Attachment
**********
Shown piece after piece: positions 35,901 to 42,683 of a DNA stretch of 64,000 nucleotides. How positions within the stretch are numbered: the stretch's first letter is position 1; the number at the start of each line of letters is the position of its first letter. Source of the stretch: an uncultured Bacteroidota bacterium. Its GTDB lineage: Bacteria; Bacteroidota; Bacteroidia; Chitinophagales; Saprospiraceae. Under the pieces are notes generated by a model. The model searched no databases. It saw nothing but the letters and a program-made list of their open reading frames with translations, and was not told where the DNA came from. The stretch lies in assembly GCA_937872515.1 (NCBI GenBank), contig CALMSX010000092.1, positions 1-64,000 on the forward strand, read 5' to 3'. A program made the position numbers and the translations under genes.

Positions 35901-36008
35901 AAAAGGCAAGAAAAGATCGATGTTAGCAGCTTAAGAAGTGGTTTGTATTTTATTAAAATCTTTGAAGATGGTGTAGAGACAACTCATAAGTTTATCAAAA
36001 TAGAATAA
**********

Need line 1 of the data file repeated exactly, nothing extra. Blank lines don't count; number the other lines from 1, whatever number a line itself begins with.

Shown piece after piece: positions 35,901 to 42,683 of a DNA stretch of 64,000 nucleotides. How positions within the stretch are numbered: the stretch's first letter is position 1; the number at the start of each line of letters is the position of its first letter. Source of the stretch: an uncultured Bacteroidota bacterium. Its GTDB lineage: Bacteria; Bacteroidota; Bacteroidia; Chitinophagales; Saprospiraceae. Under the pieces are notes generated by a model. The model searched no databases. It saw nothing but the letters and a program-made list of their open reading frames with translations, and was not told where the DNA came from. The stretch lies in assembly GCA_937872515.1 (NCBI GenBank), contig CALMSX010000092.1, positions 1-64,000 on the forward strand, read 5' to 3'. A program made the position numbers and the translations under genes.